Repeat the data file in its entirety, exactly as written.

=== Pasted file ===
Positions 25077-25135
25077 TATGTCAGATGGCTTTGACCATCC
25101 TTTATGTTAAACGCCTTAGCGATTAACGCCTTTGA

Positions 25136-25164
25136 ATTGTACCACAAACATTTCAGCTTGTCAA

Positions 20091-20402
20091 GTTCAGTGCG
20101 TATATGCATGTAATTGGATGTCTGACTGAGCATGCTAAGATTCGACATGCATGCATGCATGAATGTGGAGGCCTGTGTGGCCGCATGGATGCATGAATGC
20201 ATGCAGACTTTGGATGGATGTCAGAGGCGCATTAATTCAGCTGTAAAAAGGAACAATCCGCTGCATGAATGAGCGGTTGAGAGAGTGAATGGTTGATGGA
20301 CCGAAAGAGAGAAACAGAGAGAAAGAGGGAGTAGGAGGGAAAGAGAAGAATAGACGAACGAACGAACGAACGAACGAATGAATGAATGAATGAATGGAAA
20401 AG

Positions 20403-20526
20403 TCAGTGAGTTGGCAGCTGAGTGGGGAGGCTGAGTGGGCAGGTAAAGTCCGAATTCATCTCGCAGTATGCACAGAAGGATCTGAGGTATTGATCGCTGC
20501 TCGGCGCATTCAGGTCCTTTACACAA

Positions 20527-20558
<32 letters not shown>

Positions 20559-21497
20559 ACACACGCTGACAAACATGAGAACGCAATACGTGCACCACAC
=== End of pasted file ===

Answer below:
Positions 25077-25135
25077 TATGTCAGATGGCTTTGACCATCC
25101 TTTATGTTAAACGCCTTAGCGATTAACGCCTTTGA

Positions 25136-25164
25136 ATTGTACCACAAACATTTCAGCTTGTCAA

Positions 20091-20402
20091 GTTCAGTGCG
20101 TATATGCATGTAATTGGATGTCTGACTGAGCATGCTAAGATTCGACATGCATGCATGCATGAATGTGGAGGCCTGTGTGGCCGCATGGATGCATGAATGC
20201 ATGCAGACTTTGGATGGATGTCAGAGGCGCATTAATTCAGCTGTAAAAAGGAACAATCCGCTGCATGAATGAGCGGTTGAGAGAGTGAATGGTTGATGGA
20301 CCGAAAGAGAGAAACAGAGAGAAAGAGGGAGTAGGAGGGAAAGAGAAGAATAGACGAACGAACGAACGAACGAACGAATGAATGAATGAATGAATGGAAA
20401 AG

Positions 20403-20526
20403 TCAGTGAGTTGGCAGCTGAGTGGGGAGGCTGAGTGGGCAGGTAAAGTCCGAATTCATCTCGCAGTATGCACAGAAGGATCTGAGGTATTGATCGCTGC
20501 TCGGCGCATTCAGGTCCTTTACACAA

Positions 20527-20558
<32 letters not shown>

Positions 20559-21497
20559 ACACACGCTGACAAACATGAGAACGCAATACGTGCACCACAC